I have a passion for research, and I am equally enthusiastic about teaching. On this page you will find the courses I teach and resources I recommend.
EEOB 8896.04 - Writing Science: Two-part Graduate Seminar Series
The central goal of this seminar series is to help students improve their science writing, including both manuscripts and proposals. The seminars will be independent so that students can take one or both seminars and benefit from each, with minimal overlap. I took a University Center for the Advancement of Teaching (UCAT) course-design workshop in June 2017 to help finalize the syllabus and approach for both seminars so as to maximize student learning.
EEOB 5430 – Ecology and Biology of Fishes
The syllabus and course content will differ for this course in the semester system from EEOB 626 (described above). The course will be far more interactive, as I plan to continue to infuse more opportunities for discussions of case-histories, controversial topics, and small-group exercises.
EEOB 503.01 – Introductory Ecology
This is a lecture-based undergraduate course where students learn basic ecological concepts from lectures, but then are asked to apply these concepts to novel, complex ecological problems. In this way, the course aims to challenge students to think beyond the facts and apply what they are learning. This course also has two weekly recitations, with one solely devoted to practicing math in ecology - a valuable skills for any budding ecologist.
EEOB 503.02 – Introductory Ecology Laboratory
This course introduces undergraduate students to numerous methods in ecology, including design and analysis of experiments, computer simulation modeling, field sampling, conservation area planning, and qualitative ecosystem modeling, all while closely following the material presented in lecture.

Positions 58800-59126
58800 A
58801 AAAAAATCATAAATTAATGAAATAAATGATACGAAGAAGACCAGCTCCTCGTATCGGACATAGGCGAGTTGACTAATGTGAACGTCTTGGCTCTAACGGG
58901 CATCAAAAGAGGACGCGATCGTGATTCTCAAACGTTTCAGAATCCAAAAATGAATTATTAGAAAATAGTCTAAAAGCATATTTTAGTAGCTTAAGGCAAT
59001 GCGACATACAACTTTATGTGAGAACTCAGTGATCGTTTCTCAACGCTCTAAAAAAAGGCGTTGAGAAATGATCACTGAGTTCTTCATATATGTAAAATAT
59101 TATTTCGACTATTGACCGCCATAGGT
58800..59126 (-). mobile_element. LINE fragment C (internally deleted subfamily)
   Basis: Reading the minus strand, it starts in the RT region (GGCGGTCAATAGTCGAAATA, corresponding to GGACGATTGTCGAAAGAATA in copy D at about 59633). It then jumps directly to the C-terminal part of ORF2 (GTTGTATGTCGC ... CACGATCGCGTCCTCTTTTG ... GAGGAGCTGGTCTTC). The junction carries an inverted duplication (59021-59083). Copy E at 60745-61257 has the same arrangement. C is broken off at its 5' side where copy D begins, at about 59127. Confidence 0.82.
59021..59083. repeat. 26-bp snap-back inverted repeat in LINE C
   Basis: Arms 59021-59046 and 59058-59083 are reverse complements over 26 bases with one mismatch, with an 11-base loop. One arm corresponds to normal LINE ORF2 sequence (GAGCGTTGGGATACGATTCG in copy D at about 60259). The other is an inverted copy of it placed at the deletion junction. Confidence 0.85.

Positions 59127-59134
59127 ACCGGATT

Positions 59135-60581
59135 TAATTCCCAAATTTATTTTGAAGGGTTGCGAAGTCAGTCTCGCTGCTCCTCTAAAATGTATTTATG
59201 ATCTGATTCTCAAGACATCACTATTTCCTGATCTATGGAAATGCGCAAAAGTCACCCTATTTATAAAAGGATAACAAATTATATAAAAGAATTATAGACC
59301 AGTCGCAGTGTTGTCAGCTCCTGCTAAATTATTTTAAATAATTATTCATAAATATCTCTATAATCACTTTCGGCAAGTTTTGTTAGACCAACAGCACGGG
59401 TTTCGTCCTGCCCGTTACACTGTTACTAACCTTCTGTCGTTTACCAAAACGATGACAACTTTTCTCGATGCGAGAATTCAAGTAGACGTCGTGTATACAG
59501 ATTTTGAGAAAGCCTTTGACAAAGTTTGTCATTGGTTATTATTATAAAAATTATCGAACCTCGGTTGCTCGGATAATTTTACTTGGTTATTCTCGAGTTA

EEOB 881.04 – Computer Programming for Ecologists
Computer programming can be extraordinarily useful (sometimes a necessity) for ecologists in many facets of their research. Therefore, this course introduces the foundations of computer programming to graduate students by working through a variety of programming applications in a computer lab, including 1) automation of repetitive tasks, 2) database management, 3) permutation-based statistical analyses, and 4) construction of an individual-based ecological model. Although most work involves Matlab, students also have the opportunity to choose advanced topics for later class session, which included an introduction to programming in R and learning how to make animated figures.
EEOB 881.06 – Multivariate Statistical Tools for Ecologists
This course was initiated to fill a need in graduate education: a clear understanding of multivariate statistics. The course introduces students to a variety of multivariate statistical techniques that could be used to help explain patterns in spatially-explicit and/or time-varied ecological (and even evolutionary) data that are comprised of biological and/or environmental (habitat) variables. Using real datasets, students learn 1) how to prepare data for multivariate analysis (e.g., how to choose data transformations and distance matrices, make decisions on when to discard outliers); 2) how the technique works (in a non-mathematical way); 3) when it is appropriate to use each technique (i.e., learn the pros, cons, and assumptions of each technique); and 4) what details need to be reported when writing manuscripts.
EEOB 8896 – Foundations of Ecology
This readings- and discussion-based seminar seeks to introduce students to a small, but important, subset of ecological concepts and instill an appreciation for their evolution. In so doing, students also will gain a better understanding of how ecology has progressed as a discipline. To facilitate this understanding, students will read papers from the peer-reviewed literature, both old and new.